From: Jet Propulsion Laboratory
Posted: Monday, March 31, 2014
Cassini is orbiting Saturn with a 31.9-day period in a plane inclined 45.5 degrees from the planet's equatorial plane. The most recent spacecraft tracking and telemetry data were obtained on March 25 using one of the 34-meter diameter Deep Space Network stations at Goldstone, California. Except for the science instrument issues described in previous reports (for more information search the Cassini website for CAPS and USO), the spacecraft continues to be in an excellent state of health with all of its subsystems operating normally. Information on the present position of the Cassini spacecraft may be found on "Eyes on the Solar System."
While Cassini rounded the top of its Saturn orbit, at a distance of 1.38 billion kilometers from Earth, the Deep Space Network spent a total of 43.3 hours linking with Cassini during seven sessions this week, providing nearly flawless two-way digital communications and radiometric tracking services.
Wednesday, March 19 (DOY 078)
The Visible and Infrared Mapping Spectrometer (VIMS) controlled the spacecraft's pointing for 6.5 hours to compile a map of the northern polar aurorae. Meanwhile, the other Optical Remote-Sensing (ORS) instruments, which are the Imaging Science Subsystem (ISS), the Composite Infrared Spectrometer (CIRS), and the Ultraviolet Imaging Spectrograph (UVIS), also acquired data to store on Cassini's solid-state recorder. Next, UVIS led CIRS and VIMS in observations across the auroral oval for another 6.5 hours.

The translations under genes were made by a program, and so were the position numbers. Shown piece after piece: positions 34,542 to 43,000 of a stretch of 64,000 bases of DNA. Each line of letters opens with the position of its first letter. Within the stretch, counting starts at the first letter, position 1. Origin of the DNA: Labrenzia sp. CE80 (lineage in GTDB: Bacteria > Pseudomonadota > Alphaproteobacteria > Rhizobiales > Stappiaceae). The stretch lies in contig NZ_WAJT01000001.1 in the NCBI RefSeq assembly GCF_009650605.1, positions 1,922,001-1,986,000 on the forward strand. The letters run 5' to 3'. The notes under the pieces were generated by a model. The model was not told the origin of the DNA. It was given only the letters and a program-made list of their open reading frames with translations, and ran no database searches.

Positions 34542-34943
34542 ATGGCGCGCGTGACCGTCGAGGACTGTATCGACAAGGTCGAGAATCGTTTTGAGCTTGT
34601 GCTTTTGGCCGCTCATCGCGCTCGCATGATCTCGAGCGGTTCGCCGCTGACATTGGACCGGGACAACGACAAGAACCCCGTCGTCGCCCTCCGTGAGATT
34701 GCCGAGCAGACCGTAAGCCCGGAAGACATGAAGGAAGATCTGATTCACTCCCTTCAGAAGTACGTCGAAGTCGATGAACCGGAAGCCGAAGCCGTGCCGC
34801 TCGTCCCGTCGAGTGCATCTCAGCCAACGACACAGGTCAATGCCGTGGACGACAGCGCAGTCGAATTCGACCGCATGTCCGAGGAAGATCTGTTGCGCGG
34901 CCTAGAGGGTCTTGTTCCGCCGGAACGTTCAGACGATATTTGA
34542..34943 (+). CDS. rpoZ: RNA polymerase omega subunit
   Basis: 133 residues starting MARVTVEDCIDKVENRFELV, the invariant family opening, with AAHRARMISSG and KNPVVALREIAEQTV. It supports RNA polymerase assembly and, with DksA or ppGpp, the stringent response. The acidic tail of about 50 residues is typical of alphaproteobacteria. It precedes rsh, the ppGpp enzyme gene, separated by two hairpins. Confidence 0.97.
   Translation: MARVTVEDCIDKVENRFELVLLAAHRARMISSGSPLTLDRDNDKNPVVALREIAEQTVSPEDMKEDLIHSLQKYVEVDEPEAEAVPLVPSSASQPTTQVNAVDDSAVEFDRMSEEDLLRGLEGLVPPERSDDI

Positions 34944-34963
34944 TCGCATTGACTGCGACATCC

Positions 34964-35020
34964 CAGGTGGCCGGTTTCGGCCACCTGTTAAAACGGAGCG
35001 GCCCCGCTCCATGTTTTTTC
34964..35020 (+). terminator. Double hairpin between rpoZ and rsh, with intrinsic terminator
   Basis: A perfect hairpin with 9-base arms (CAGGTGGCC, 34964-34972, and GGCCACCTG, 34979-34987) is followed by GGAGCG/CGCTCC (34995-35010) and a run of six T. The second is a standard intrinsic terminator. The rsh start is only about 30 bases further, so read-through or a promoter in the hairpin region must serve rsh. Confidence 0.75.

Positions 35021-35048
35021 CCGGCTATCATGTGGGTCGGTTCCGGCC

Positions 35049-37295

Thursday, March 20 (DOY 079)
UVIS conducted a 13.7-hour observation of Saturn in the far- and extreme-ultraviolet, with ISS riding along to take visible-light images. At about the same time, the flight team was preparing commands for Orbit Trim Maneuver (OTM)-375. This OTM executed out near apoapsis, taking advantage of the orbital-mechanics "leverage" available there. The OTM commands turned the spacecraft and fired the main engine for three seconds, producing the desired 0.54 meter per second change in the spacecraft's velocity to set up Cassini's flight path for the next Titan flyby, T-100, on April 7.
Friday, March 21 (DOY 080)
CIRS began a 22-hour long observation using its mid-infrared sensor to map Saturn’s atmosphere.
Saturday, March 22 (DOY 081)
CIRS retained control of pointing for another 14 hours for an observation of Saturn’s atmosphere to better define its composition, with the other ORS instruments also taking part. The observation was repeated on Monday for 16 hours.
Sunday, March 23 (DOY 082)
Taking advantage of Cassini's distance from Saturn, the Cosmic Dust Analyzer (CDA) started a 20-hour long observation of interstellar dust, characterizing each particle that entered the instrument.
Monday, March 24 (DOY 083)
Cassini coasted through apoapsis today at a distance of three million kilometers from Saturn, having slowed to 8,487 kilometers per hour relative to the planet. This marked the start of orbit #203.
The Saturn system is a laboratory for investigating orbital interactions. Four moons that are now well-known for their gravitational interactions can be identified in the extraordinary image featured today (click through to the full-resolution image to see the little moons): http://saturn.jpl.nasa.gov/photos/imagedetails/index.cfm?imageId=4998
Tuesday, March 25 (DOY 084)
With CIRS riding along, VIMS observed the red star Lambda Velorum for almost 25 hours as it made a slow chord occultation of Saturn's ring system from the F ring in to the middle-B ring and back out to the F ring. This occultation geometry promised high-spatial-resolution measurements of the rings.
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